Read the full story: Washington State University
    Scientific publication: Journal of Medical Chemistry


    Cannabidiol could help decrease the psychotic symptoms in patients
    Cannabis could help reduce psychotic symptoms - short science articles and news

    Researchers have discovered that a single dose of cannabis extract cannabidiol could decrease psychosis associated brain function abnormalities thereby providing the first evidence as to how cannabidiol could reduce psychotic symptoms. Interestingly, cannabidiol works opposite to tetrahydrocannabinol (THC), the ingredient which is responsible for the high associated with the cannabis use and linked strongly with psychosis development. Cannabidiol has also been recently approved for the treatment of rare types of childhood epilepsies. One of the main advantages associated with cannabidiol use is that its pretty well tolerated and has lesser side effects.

    Read the full story: King's College London
    Scientific publication: JAMA Psychiatry


    Ketamine could modulate the opioid system with potential for dependence if used for depression
    Antidepressant effect of ketamine through the opioid system - short science articles and news

    For the first time, researchers have shown that the acute antidepressant effect of ketamine is through the activation of the opioid system. While opioids were historically used to treat depression, their likelihood of causing dependence makes the researchers caution us against the widespread use of ketamine until the mechanism of action and likely side effects are elucidated. The scientists figured out the opioid system mediated action of ketamine by first administering the opioid antagonist naltrexone which led to the abolishment of the antidepressant effect without having any effects on the dissociative effects of ketamine. The effect was so strong that the clinical trial had to be stopped prior to completion.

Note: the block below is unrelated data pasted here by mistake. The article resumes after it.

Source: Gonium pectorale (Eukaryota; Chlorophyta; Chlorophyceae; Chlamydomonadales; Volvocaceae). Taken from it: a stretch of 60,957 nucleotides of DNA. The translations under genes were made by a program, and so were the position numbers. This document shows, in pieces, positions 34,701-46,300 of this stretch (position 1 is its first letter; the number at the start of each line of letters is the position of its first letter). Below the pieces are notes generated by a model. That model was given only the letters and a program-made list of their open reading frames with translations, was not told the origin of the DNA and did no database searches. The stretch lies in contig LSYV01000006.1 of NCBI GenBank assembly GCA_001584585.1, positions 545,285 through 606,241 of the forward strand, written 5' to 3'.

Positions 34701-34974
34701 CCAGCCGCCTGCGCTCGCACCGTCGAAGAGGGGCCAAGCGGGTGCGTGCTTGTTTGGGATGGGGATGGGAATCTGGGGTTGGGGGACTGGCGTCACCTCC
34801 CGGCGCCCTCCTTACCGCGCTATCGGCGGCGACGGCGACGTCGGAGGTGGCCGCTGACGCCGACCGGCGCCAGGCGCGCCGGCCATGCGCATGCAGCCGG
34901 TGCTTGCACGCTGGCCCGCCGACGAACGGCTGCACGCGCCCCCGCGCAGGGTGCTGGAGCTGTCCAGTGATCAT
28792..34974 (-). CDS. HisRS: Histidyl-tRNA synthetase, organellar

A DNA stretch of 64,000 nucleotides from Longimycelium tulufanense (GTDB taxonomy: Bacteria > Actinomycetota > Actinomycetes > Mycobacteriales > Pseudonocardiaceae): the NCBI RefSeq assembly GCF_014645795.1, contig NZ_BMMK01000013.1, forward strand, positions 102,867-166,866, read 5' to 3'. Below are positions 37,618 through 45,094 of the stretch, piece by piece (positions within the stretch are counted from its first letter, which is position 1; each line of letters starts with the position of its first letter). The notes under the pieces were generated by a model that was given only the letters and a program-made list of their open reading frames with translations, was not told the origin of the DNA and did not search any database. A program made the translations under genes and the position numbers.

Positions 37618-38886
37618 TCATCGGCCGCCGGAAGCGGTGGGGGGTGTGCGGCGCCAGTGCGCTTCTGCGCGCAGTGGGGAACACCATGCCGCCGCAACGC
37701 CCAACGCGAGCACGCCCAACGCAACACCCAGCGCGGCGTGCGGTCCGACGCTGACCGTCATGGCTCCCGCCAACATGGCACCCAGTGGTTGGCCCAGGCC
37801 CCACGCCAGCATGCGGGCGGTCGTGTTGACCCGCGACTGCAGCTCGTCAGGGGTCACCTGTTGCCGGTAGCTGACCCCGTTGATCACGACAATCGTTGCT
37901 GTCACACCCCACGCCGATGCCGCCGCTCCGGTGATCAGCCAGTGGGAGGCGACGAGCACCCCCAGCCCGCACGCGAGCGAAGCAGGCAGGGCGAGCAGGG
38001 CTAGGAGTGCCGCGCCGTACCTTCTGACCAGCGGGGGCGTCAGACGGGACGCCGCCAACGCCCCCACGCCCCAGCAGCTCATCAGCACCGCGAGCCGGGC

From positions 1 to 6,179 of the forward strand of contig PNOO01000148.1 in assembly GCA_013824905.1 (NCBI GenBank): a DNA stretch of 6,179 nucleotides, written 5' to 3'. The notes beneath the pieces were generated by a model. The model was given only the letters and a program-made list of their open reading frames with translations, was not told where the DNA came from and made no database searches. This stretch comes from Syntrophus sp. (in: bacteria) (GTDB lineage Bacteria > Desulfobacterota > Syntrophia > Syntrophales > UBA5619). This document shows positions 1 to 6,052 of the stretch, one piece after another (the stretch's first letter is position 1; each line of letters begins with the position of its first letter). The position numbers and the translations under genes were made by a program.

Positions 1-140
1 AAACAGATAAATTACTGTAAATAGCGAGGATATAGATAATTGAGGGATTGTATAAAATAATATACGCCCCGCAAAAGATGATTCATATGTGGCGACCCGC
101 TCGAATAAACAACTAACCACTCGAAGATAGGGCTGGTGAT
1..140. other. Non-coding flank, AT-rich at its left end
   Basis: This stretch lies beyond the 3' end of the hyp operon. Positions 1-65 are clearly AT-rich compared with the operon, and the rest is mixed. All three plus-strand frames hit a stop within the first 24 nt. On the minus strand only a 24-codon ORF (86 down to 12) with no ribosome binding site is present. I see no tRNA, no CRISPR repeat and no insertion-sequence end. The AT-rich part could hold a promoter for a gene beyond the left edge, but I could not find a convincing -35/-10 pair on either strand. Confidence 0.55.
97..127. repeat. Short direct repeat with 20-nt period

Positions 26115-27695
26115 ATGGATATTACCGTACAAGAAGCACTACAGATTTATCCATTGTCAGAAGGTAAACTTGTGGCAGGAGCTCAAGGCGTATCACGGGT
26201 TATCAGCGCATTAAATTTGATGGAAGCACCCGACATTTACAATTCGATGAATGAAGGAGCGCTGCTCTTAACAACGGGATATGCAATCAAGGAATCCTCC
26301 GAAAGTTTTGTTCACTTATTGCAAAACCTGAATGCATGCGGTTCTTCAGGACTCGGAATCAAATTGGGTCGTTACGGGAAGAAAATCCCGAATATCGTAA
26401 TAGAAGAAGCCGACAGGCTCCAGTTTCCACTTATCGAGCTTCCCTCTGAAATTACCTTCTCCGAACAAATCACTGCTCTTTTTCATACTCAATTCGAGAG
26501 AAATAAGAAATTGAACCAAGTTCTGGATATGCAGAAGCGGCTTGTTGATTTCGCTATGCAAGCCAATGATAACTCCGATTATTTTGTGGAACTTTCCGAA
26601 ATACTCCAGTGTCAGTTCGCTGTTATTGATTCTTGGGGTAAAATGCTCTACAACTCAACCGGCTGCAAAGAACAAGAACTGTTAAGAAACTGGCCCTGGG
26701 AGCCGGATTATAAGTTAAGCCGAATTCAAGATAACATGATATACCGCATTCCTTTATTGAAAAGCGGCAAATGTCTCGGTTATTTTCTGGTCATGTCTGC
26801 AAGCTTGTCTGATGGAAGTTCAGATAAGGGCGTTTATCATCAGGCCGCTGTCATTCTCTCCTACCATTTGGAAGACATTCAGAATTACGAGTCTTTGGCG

Read the full story: American Psychiatric Association
    Scientific publication: American Journal of Psychiatry


    Secret tunnels transfer immune cells from skull bone marrow to the brain
    Hidden tunnels found between skull and brain - short science articles and news

    Bone marrow is the tissue within the hollow bones of our body which produce blood cells which help against infections. Now, researchers have discovered that there are miniature tunnels between the skull bone marrow and the brain lining which could provide a direct route for these immune cells to research the brain in case of injuries due to stroke or other disorders. The skull bone marrow contributes more to the immune response as compared to other bones and the scientists indicate that the stromal cell-derived factor-1 (SDF-1) could be responsible for this. They used state-of-the-art imaging techniques and found that while normally immune cells flow in this channel from skull's interior to the bone marrow (so, further inside), after brain tissue damage the cells move in the opposite direction, i.e more towards the brain.

    Read the full story: NIH
    Scientific publication: Nature Neuroscience


    Identifying the site of action of Deep Brain Stimulation could help reduce side effects
    Deep brain stimulation for patients with Parkinson's disease - short science articles and news